EasyJet expects to keep its middle seats empty when it resumes flying to enable social distancing.
Chief executive Johan Lundgren said the measure is aimed at encouraging passengers to fly after the coronavirus pandemic recedes.
He told reporters: “I expect that to happen. That is something that we will do because I think that is something that the customers would like to see.
“Then we will work out with the authorities and listen to the customers’ views and points on what they believe is the right thing to do, particularly in the start-up period.”
“Load factors will not get back to normal early on”
The majority of easyJet aircraft are configured with mainly three seats in a row, either side of the aisle.
The change would involve passengers in window and aisle seats having an empty seat next to them.
Mr Lundgren said it will be possible to keep middle seats empty as “our assumption is that load factors will not get back to normal early on”.
He went on: “I’m talking about this as an initial phase. Nobody knows for how long that phase will be.
“We’re also looking at various disinfection programmes on the aircraft, we’re in discussions with Easa (the European aviation safety regulator) if there are other additional measures we should take.
“I think it’s important that customers understand that we are taking this very seriously and first and foremost our concern is about the customers’ well-being and our people’s well-being.
“That is what’s going to take priority in this whole thing, because that is the way you get the confidence back with people taking flights again.”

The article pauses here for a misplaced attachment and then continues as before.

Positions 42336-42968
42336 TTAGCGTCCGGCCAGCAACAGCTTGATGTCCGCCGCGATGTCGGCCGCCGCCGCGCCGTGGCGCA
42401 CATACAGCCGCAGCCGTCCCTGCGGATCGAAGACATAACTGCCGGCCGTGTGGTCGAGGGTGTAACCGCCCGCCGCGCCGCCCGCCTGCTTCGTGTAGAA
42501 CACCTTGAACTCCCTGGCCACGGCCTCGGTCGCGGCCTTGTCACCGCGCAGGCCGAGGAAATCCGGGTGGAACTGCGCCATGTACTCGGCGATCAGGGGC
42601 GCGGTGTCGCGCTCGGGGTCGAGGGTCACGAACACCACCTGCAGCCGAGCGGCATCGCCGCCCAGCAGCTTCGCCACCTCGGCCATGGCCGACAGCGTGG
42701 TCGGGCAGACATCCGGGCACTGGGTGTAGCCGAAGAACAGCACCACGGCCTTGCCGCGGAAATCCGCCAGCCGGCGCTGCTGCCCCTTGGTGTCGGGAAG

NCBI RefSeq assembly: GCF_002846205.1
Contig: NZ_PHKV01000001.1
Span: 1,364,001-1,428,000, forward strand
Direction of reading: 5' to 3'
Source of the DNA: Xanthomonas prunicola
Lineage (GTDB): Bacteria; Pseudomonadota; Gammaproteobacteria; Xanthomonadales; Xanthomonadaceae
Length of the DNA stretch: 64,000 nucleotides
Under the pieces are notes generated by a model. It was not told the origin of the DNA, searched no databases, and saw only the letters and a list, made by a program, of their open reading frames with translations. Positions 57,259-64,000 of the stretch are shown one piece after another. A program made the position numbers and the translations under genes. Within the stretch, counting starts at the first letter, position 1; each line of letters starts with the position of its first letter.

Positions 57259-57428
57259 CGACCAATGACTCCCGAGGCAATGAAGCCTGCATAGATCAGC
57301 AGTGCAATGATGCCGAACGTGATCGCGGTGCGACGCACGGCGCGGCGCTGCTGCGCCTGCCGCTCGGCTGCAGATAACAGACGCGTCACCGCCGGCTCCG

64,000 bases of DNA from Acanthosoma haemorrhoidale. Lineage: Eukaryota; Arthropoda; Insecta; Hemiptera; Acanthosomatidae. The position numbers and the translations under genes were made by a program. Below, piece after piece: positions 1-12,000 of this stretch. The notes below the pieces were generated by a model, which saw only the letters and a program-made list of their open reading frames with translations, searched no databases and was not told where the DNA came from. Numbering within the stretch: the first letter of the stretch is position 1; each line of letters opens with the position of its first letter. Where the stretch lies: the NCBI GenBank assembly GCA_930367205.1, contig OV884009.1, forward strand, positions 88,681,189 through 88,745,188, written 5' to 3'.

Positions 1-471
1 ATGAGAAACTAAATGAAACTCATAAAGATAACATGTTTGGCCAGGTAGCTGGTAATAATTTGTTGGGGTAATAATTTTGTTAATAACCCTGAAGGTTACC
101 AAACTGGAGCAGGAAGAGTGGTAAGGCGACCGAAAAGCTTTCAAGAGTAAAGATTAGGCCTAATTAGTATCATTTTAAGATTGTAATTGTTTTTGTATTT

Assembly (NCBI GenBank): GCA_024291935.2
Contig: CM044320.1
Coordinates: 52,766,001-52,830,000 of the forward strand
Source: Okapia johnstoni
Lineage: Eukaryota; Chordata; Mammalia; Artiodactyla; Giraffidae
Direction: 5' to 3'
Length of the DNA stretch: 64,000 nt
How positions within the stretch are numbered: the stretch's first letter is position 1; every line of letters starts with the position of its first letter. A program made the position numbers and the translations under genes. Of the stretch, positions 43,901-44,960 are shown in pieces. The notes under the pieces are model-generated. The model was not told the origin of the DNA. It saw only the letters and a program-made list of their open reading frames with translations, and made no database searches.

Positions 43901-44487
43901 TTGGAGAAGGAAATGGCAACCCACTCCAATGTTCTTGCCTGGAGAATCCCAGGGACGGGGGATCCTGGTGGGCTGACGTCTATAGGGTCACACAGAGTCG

Mr Lundgren did not speculate on the financial impact of the measure, but low-cost airlines often rely on filling planes to make flights profitable.
EasyJet said it is set to report underlying pre-tax losses of between £185 million and £205 million for the six months to March 31, against losses of £275 million a year earlier.
But the airline added said statutory pre-tax losses of up to £380 million are expected due to a hit of as much as £185 million for fuel and foreign exchange hedging costs.
The group’s planes were fully grounded on March 30, but it said more than half of disrupted passengers had chosen vouchers or alternative flights, meaning that bookings for winter are “well ahead” of the previous year.
EasyJet shares jumped as much as 13 per cent in early trade as the update showed a strong performance before the crisis and as it reassured over the group’s financial strength to weather the lockdown.
Mr Lundgren described the airline’s first-half trading performance as “very strong prior to the impact of coronavirus”.
He said the firm’s cost-cutting initiative has “dramatically brought down our cash burn”, through measures such as the grounding its fleet and deferring the delivery of 24 new Airbus aircraft.
He also criticised recent demands by easyJet’s founder and largest shareholder, Sir Stelios Haji-Ioannou, for the carrier to cancel its entire £4.5 billion order with the plane-maker.
“Clearly it’s not helpful,” Mr Lundgren said. “It’s a distraction on what we’re doing. But myself, the team and the board, we’re absolutely focused on managing through this time.
“This is one of the worst crises that aviation has ever seen.”
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